Juvenalian Satire

Satire VI, "The Ways of Women"

from Fordham University




If Eldorado is the perfect place, why do Candide and Cacambo choose to leave?

How do you make sense of a world where we are miserable when we are content?



by Edgar Allan Poe

The irony of the poem is subtle. Read the last stanza carefully.


Edgar Allan Poe: El Dorado


Gaily bedight,
A gallant knight
In sunshine and in shadow,
Had journeyed long,
Singing a song,
In search of El Dorado.
But he grew old --
This knight so bold --
And -- o'er his heart a shadow
Fell as he found
No spot of ground
That looked like El Dorado.
And, as his strength
Failed him at length,
He met a pilgrim shadow --
"Shadow," said he,
"Where can it be --
This land of El Dorado?"
"Over the Mountains
 Of the Moon,
 Down the Valley of the Shadow,
 Ride, boldly ride,"
 The shade replied --
 "If you seek for El Dorado."


Essay Prompt

Read the excerpt from W.t. Stace's "Man Against Darkness," then write a well-planned, well-written essay in response to the question below:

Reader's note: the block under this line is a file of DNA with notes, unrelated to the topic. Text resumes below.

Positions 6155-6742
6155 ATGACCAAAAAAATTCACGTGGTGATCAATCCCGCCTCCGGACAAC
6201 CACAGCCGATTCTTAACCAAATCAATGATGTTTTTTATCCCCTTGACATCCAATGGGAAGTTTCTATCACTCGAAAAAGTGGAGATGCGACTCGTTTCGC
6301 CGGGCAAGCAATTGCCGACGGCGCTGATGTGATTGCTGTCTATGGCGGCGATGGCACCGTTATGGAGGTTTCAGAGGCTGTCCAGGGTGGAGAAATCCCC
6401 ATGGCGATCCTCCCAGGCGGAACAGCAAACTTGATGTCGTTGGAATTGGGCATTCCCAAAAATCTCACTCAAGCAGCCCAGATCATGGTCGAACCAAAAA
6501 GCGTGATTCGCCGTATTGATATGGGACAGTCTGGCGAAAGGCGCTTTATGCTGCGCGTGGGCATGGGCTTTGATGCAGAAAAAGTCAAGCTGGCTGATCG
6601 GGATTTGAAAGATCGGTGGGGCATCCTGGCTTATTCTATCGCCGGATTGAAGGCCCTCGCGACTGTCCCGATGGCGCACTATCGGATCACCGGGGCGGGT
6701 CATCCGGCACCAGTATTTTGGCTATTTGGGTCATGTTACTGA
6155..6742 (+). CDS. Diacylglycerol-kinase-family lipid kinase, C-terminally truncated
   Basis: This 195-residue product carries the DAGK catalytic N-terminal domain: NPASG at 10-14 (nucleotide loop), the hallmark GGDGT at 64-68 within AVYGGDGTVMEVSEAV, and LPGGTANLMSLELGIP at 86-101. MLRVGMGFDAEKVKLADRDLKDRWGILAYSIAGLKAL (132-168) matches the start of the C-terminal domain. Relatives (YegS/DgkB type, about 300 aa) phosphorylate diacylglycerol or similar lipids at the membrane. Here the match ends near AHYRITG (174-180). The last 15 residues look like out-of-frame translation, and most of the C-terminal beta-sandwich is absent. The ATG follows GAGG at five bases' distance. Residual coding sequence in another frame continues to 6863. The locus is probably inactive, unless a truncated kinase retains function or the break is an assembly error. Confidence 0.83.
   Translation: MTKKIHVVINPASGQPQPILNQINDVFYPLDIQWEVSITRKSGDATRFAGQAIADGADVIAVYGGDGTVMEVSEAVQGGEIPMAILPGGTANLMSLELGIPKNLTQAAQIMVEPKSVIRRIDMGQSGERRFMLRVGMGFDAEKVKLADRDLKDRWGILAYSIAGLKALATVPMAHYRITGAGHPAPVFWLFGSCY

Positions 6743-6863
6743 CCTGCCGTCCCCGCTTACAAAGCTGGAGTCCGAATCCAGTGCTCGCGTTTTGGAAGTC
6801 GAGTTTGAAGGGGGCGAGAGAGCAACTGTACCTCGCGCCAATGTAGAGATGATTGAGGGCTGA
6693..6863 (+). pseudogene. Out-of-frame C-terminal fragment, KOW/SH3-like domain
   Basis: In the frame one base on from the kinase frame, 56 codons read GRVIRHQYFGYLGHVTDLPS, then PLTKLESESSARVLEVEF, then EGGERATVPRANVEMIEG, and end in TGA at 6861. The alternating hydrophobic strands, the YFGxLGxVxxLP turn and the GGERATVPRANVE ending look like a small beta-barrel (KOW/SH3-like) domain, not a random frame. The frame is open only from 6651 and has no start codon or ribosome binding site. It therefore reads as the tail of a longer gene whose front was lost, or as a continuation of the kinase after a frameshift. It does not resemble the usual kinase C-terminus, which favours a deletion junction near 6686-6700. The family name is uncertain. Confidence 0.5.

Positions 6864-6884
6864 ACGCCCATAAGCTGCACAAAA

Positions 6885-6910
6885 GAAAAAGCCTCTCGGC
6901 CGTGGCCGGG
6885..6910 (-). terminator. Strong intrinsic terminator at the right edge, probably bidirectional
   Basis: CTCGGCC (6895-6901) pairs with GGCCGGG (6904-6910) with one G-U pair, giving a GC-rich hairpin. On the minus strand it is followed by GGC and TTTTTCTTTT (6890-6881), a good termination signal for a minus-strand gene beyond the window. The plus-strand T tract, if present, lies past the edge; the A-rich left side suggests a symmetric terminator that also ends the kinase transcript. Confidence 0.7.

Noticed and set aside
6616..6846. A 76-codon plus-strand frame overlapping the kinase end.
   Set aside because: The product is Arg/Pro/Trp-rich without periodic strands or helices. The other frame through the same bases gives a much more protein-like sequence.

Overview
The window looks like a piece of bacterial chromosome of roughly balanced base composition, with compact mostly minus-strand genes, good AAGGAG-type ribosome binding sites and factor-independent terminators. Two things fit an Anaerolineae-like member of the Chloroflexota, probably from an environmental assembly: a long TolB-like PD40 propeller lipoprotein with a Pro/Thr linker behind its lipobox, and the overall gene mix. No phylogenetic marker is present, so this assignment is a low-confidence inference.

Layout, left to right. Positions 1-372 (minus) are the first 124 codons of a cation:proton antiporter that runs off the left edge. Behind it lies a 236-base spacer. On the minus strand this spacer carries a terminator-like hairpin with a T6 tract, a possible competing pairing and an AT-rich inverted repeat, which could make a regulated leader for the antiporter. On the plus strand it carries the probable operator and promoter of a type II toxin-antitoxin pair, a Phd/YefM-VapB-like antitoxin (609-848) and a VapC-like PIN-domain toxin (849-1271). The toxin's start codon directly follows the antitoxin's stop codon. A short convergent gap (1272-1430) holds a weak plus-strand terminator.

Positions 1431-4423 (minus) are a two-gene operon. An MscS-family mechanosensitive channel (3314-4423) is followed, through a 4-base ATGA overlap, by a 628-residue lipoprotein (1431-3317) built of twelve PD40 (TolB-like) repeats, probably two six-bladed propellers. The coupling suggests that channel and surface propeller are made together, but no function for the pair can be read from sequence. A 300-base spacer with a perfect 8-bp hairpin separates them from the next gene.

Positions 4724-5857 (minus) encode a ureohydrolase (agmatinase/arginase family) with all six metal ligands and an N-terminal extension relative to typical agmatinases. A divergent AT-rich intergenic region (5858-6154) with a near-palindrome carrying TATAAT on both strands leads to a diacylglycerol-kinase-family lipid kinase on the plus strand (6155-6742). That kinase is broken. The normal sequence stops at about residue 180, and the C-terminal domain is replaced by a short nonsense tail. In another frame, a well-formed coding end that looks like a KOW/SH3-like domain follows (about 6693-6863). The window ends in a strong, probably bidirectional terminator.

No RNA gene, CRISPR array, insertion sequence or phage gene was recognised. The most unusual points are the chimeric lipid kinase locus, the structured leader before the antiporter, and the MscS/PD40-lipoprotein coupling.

Would either Swift, as evidenced by Book 4 of Gulliver's Travels, or Voltaire, as evidenced by Candide, agree with Stace's arguments about human nature and our status in the universe? Support your thesis with evidence from the both the essay and the work you choose to treat.


  • Length: 500-750 words
  • Scoring: PA Rubric / 20
    • Focus:
      • Clear and insightful thesis that responds to the prompt
      • supporting paragraphs relevant to thesis
    • Content:
      • Appropriate textual evidence supports and proves the thesis.
      • The essay offers an analysis, not a description. It shows how the evidence supports the thesis.
    • Organization:
      • The essay presents the thesis in the introduction.
      • The essay follows a rational, logical plan that is easy to follow. 
      • Individual paragraphs are organized. 
      • The essay's conclusion is synthetic. 
    • Style:
      • The essay is written in a plain, clear style devoid of vagueness.
      • Every sentence contains an athletic, meaning-laden subject and verb. 
    • Conventions:
      • The essay follows the rules of standard English for
        • punctuation
        • capitalization
        • agreement of subjects and verbs and pronouns and antecedents
        • usage